Rohit Sharma’s fantastic knock of 83 helped India seal the series in the fourth One-Day International (ODI) against England at Mohali. It was a meritorious innings because he was thrust into a new role and he had to bat in tricky conditions. Coming into the game at the back of six consecutive single digit scores in ODIs, the pressure was on Rohit. The knock exemplified his class, which has never been in doubt, but what has been most frustrating about him is lack of consistency at the highest level. He has simply not lived up to expectations.
For years, Rohit has been spoken of as a rare talent who makes batting look ridiculously easy. There is a bit of lazy elegance when he essays strokes; he has ample time to play a ball – the hallmark of a great players.
What separates Rohit from most other Indian batsmen is his ability to deal with the short, rising ball. Mahendra Singh Dhoni said, “We all felt he is someone who can be a really good opener in the sense he cuts and pulls really well.”
Rohit has opened the batting for India in ODIs in the past, but the Mohali ODI could be the turning point in his career. Comparisons have popped up with Sachin Tendulkar shift from the middle-order to an opener in ODIs, after which the maestro became has been the most prolific batsman in the history of ODIs.
Tendulkar opened the batting for the first time in his 70th ODI. Below are Tendulkar’s stats before his first stint at the top – against New Zealand at Auckland in 1994:
Here are Rohit’s statistics prior to the Mohali ODI against England:
What stats don’t reveal
Coincidentally, Tendulkar scored 82 in his first innings as an opener in ODIs – a run short of Rohit’s 83. Some might say that there isn’t much to choose at first glance at that table – particularly when you consider the similar averages. But, statistics do not tell the whole story. By the time Tendulkar opened the batting for the first time, he was established in the Indian ranks, though he was just 20 years old. He had shown the tenacity to succeed at the highest level and his spot in the side was unquestionable. In contrast, Rohit is yet cement his spot and prove that he has the temperament to succeed in international cricket.
In the aftermath of the fourth ODI, commentators and analysts had a number of interesting observations about Rohit’s game. One of them pointed out that shot selection has been a problem with Rohit. Players who are phenomenally talented often tend to make the mistake of going too far while playing a shot. Backing their talent, they might try something different – only to throw their wicket away. Another expert said that when players with lazy elegance get out it seems as if they threw their wickets away. That, however, may be perception than reality.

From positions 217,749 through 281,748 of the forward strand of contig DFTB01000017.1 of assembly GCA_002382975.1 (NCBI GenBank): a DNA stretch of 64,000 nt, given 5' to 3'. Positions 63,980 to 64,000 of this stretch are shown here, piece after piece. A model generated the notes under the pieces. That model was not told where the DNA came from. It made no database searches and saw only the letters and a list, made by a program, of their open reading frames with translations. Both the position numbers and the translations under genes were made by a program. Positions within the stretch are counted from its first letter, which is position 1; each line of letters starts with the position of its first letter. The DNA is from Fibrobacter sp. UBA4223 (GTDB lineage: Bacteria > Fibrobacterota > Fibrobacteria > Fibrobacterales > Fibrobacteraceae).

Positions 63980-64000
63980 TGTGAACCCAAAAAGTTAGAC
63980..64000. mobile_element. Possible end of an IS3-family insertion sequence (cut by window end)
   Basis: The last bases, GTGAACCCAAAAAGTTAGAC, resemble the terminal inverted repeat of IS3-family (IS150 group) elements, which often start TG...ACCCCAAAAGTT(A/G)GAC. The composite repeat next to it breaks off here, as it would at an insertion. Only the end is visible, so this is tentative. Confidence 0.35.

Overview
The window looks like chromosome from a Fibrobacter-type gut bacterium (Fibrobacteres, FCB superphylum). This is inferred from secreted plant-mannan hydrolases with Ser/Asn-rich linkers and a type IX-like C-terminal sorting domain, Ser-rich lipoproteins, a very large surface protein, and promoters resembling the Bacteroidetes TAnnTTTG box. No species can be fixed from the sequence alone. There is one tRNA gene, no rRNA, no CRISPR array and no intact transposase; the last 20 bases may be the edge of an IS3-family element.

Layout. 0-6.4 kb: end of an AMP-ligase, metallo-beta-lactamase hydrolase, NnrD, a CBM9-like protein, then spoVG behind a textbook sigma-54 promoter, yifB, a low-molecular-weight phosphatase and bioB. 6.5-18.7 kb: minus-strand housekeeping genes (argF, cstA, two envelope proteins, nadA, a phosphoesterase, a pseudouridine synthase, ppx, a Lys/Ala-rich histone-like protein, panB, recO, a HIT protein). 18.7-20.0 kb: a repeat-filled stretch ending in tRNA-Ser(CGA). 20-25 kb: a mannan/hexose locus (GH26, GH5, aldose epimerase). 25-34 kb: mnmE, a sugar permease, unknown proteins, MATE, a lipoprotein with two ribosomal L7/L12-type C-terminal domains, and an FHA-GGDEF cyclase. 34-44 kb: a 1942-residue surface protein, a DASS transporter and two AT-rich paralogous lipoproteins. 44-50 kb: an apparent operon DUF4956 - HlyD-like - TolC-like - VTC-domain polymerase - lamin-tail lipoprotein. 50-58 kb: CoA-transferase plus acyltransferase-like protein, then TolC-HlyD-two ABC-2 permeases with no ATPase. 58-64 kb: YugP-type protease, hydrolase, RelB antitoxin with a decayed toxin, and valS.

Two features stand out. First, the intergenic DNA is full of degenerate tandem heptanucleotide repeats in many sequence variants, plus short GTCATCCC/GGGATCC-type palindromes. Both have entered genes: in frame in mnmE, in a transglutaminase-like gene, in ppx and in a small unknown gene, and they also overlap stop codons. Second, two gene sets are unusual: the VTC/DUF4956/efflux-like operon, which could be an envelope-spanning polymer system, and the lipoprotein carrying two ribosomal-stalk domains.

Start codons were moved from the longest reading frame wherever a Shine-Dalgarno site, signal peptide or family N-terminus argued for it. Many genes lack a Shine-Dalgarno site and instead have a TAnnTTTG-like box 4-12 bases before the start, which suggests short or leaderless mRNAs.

With this knock Rohit showed that he can apply himself and curb his natural instincts to attack. He took his time to get to a half-century and only then started taking the attack to the bowlers. The six he hit off James Tredwell showed how effortlessly he could tackle the spinners. One could sense the determination to succeed and it was evident by his expression of disappointment on getting out.
There have been moments in the past when it looked like he had arrived, only to disappoint later. The Indian think-tank would hope their faith pays off this time and the precocious talent lives up to expectations.
(Nishad Pai Vaidya is a Correspondent with CricketCountry and an analyst, anchor and voice-over artist for the site's YouTube Channel. He shot to fame by spotting a wrong replay during IPL4 which resulted in Sachin Tendulkar's dismissal. His insights on the game have come in for high praise from cerebral former cricketers. He has also participated on live TV talk-shows on cricket. Nishad can be followed on Twitter at http://twitter.com/nishad_
First Published: January 25, 2013, 9:10 am